Clarkesworld #93, June 2014
Reviewed by Ryan Holmes
Clarkesworld #93 contains three original stories and two reprints. Only the original stories are reviewed.
“wHole” by Robert Reed is narrated mostly from the point of view of an automobile as it drives along with an unclear number of passengers. After some time reading about the car wondering about the man and woman in the front seats, wondering about why it doesn’t know where it is or where it’s going, the point of view switches to the man as he tries to remember the way to their destination. The destination is some random tree on the side of the road, and the man starts digging a hole as he monologues about him and his friends creating ‘wHole,’ a research and development organization. Eventually, the story reveals its theme, I think, which is about the futility of space travel, I think, of which there is none in this story. The man, who drew rockets as a child, believes he’s stumbled upon an epiphany for solving this problem: the miniaturization of self-replicating machines. Although, how this would allow humans to colonize the stars is difficult to imagine and isn’t addressed. Nor is it successful, and the story takes a sharp turn, jumping into the point of view of the woman, who up until this point has played the presumed roles of disgruntled wife to the drugged victim of a psychopath. Now she reveals herself to be, well, I’m not sure, some product of the man’s miniature creations, though why she looks human isn’t explained. A long monologue follows where the woman recants her long life over only a span of seconds and her failure to contribute anything new to the collective. At some point, space travel becomes irrelevant and thought the only driver, but how the two are related is unclear. From thought, the story derives that the only solution is to not create machines in the first place. Finally, the story returns to the car, who finds itself commanded to drive into the hole.
Tang Fei’s “Pepe” is translated by John Chu and takes place in an amusement park. It involves a strange story about two children, a boy and a girl (Pepe), who are actually artificial creations who can’t speak unless telling a story. People discover them and wage war on them. Why isn’t revealed, but they identify the other children by asking them questions, which they can’t answer because they can only tell stories, except for the boy, who perceives the answers as just another story. All of this is narrated by the boy as they get on a couple rides. Along the way, we discover that Pepe and the boy don’t get along but are stuck with each other, and that Pepe is mentally disturbed. This story jumps around a great deal, and understanding its theme is difficult. This is perhaps compounded by the language barrier. John Chu does what I can only assume is a decent job translating Fei’s story into English, obviously a secondary language for Chu. Why the editor(s) at Clarkesworld didn’t copy-edit the translation is difficult to imagine. Perhaps they wanted Fei’s story to be as close to the original version as possible. Unfortunately, the story suffers as a result.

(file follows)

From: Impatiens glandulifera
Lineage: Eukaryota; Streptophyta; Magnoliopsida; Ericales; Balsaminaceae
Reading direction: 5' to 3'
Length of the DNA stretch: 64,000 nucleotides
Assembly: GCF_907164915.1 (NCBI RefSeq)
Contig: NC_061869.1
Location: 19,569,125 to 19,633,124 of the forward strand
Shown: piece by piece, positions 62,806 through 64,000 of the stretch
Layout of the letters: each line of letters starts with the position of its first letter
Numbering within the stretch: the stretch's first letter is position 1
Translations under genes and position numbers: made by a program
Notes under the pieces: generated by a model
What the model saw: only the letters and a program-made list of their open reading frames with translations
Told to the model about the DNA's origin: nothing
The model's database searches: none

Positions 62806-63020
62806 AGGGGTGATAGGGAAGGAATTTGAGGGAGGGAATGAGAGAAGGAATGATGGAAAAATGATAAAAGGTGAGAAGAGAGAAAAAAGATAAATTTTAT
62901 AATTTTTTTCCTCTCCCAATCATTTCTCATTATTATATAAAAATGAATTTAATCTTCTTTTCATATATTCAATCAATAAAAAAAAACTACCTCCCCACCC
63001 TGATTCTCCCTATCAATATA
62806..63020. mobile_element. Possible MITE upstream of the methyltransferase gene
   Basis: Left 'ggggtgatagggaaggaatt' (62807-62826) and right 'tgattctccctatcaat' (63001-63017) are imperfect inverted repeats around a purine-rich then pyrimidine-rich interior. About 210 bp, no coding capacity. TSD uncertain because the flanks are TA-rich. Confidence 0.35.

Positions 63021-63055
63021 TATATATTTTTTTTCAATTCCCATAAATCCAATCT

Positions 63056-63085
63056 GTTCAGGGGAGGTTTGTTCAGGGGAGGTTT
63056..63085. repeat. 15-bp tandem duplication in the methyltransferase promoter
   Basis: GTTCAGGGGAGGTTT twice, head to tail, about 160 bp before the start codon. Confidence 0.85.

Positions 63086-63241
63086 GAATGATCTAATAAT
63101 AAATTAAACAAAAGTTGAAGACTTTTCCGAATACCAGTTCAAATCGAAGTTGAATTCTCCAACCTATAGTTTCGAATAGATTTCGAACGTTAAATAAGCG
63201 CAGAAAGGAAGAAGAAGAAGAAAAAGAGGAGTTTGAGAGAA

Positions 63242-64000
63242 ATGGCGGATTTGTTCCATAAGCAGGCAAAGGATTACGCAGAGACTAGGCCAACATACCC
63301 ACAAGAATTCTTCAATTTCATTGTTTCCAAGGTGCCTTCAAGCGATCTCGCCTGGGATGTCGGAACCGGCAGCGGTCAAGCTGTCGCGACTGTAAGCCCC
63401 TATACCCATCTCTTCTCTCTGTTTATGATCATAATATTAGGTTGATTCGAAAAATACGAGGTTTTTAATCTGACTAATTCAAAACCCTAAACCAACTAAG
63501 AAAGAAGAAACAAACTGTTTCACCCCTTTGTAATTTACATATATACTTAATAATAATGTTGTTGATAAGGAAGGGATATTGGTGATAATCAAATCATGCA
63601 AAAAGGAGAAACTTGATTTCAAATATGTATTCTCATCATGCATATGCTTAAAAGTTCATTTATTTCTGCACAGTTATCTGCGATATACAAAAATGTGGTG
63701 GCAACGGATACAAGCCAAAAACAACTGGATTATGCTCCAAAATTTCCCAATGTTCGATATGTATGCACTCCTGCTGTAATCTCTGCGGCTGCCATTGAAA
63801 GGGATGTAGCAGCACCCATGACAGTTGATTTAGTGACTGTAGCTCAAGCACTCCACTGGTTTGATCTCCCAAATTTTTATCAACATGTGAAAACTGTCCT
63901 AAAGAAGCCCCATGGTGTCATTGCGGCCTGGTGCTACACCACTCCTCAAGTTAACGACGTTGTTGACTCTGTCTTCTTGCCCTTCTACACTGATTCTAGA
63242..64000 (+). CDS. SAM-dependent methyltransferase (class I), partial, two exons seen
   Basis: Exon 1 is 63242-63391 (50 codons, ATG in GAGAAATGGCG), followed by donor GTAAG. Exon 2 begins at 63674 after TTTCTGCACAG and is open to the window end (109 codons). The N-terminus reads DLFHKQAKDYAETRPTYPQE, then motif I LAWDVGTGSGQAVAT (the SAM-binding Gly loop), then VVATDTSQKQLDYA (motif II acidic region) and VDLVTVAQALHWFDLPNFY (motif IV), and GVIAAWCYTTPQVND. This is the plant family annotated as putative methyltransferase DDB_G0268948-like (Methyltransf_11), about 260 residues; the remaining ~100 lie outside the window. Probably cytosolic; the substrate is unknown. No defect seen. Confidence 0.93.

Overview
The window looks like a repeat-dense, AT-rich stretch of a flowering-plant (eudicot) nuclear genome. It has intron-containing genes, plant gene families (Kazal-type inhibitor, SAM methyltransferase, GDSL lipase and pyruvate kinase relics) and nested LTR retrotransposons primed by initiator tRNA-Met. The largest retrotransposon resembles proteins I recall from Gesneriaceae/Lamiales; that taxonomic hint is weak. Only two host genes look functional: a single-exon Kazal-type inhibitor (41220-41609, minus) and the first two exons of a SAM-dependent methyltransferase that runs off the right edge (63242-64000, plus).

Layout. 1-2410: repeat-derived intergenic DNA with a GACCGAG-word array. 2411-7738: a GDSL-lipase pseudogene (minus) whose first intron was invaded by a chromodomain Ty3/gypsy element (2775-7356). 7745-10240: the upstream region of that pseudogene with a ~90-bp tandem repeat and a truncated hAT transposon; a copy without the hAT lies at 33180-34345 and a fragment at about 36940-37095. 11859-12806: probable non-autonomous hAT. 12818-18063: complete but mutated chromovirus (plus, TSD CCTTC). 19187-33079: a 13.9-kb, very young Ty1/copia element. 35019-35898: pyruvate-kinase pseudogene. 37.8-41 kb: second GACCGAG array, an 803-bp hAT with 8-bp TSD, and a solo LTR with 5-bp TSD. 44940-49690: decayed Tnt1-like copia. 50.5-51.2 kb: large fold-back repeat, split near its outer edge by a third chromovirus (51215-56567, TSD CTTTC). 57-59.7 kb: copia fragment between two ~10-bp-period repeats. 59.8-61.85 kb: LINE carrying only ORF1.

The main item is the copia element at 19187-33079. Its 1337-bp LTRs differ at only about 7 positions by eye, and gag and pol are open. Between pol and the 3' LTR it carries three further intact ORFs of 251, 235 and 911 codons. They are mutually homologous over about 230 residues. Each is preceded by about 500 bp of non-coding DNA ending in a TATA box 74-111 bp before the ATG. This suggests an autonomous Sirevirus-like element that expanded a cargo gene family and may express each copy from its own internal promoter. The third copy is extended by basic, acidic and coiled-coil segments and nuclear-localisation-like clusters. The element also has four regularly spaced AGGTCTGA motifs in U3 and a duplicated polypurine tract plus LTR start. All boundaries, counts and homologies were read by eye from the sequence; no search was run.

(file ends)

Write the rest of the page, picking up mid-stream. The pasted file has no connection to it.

“Communion” by Mary Anne Mohanraj takes place on another world after a terrible battle. Chaurin, an alien, has come to claim the body of his brother, who sacrificed himself somehow during the terrible battle. Chaurin meets Amara, who is planting jasmine at the base of the memorial because bougainvillea won’t grow off of Earth, and asks her for his brother’s remains. Amara, who only knew his brother for a few hours yet somehow feels a deep kinship toward the alien, takes Chaurin to Narita. At this point, Narita delivers the brother’s remains, which fit into a small tin, to Chaurin and gets to explain to Amara all about the alien’s custom of eating the flesh of their dead relatives. She then asks Chaurin if she can eat the flesh of his brother too because she wants to honor this alien that died for them in some unknown way defending them from some unknown enemy, though we’re told there’s more fighting going on across the stars.
What had the makings of being an interesting alien warrior is stripped of all its masculinity when we learn the alien is a match maker in addition to a cannibal. Why do they eat their dead relatives? Narita is smart enough to tell poor ignorant Amara this as well. A genetic flaw requires the women to ingest an enzyme which they can only get by eating the father’s flesh. How the first woman discovered this is not explained, but we are told that it’s no longer necessary but has become a religious custom. Then the story jumps, through Chaurin’s point of view, to the conflict between Narita and Amara, who are same sex partners. Why Chaurin would refer to them as mates when they can’t is bizarre, but he’s more than happy to try to fix their relationship problems, which center around whether or not to genetically enhance their future child. Amara is not enhanced. Narita is. Chaurin feels this could take some effort and time, which is not why he’s there, but he appears to stay and help anyway.